President Aquino almost declared martial law in the province of Sulu in a last-ditch attempt to neutralize the notorious Abu Sayyaf group.
The President, however, said he decided against the martial law imposition last month since there was no guarantee of positive results.
Aquino made the revelation about his martial law option during his heavily-guarded visit to Jolo, Sulu, to supervise intensified government operations against the Abu Sayyaf elements.
The presidential visit to Jolo came two days after Abu Sayyaf made good on their threat to behead another Canadian hostage after no ransom was paid.
“Yes, in Sulu in particular,” the commander-in-chief said in a press conference when asked he considered martial law against the Abu Sayyaf.
“May assessment na ang dami nating pwersang gagamitin just to implement martial law which might…Walang guarantee na magkakaroon ng positive results.. Baka magkaroon pa ng negative results, baka magkaroon ng dagdag na simpatya sa mga kalaban,” he added.
Asked when he considered the martial law rule in Sulu, Aquino said the idea was tackled in the “last three weeks” as government forces were closing in on the Abu Sayyaf criminals.
In the same press conference, the President said he has offered the country’s apology to the Canadian government following the beheading of two Canadian hostages by the Abu Sayyaf group.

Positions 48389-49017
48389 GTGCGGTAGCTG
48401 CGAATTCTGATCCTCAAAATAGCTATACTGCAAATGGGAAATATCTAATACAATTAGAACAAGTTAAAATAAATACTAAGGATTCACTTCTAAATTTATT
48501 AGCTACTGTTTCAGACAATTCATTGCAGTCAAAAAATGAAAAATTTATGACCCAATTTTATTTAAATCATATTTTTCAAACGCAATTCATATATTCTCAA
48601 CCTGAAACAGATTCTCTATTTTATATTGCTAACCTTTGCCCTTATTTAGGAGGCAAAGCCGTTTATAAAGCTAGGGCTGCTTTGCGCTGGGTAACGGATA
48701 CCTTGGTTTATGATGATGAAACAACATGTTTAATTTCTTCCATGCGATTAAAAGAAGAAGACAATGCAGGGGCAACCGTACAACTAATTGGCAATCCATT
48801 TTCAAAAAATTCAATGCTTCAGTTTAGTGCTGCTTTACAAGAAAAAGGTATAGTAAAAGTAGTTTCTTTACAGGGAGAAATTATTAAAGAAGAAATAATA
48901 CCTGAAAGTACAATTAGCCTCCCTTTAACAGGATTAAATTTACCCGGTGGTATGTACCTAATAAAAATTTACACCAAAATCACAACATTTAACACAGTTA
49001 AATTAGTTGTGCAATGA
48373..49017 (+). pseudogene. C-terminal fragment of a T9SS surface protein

Aquino said he talked to Canadian Prime Minister Justin Trudeau to explain the government’s efforts to run after the Abu Sayyaf and the challenges along the way. He said Trudeau understands the government’s predicament in addressing the “complex” problem of Abu Sayyaf group.
Aquino has also reached out to Norway Prime Minister Erna Solberg about the government’s efforts to recover their national taken by the Abu Sayyaf.
Both countries have offered assistance to help the Philippine government address the security situation in the south, Aquino said.
The President, meantime, admitted that the pursuit against the Abu Sayyaf was not easy.
Aquino said military and police forces are “performing well” but he understands the difficulty in running after the ASG elements since they have intimate knowledge of the terrain including the “triple-canopy jungle.” It was not also helpful that there are some ASG sympathizers in the local community, Aquino added.
“It is not easy to find informants. Even the local and foreign rewards for the Abu Sayyaf rebels have been increased but nobody seems to be tempted probably because they get a portion of the previous ransom payments,” Aquino said in Filipino.
Nonetheless, the President assured that government would continue to pursue without letup the Abu Sayyaf and safely recover other hostages. (GENALYN D. KABILING)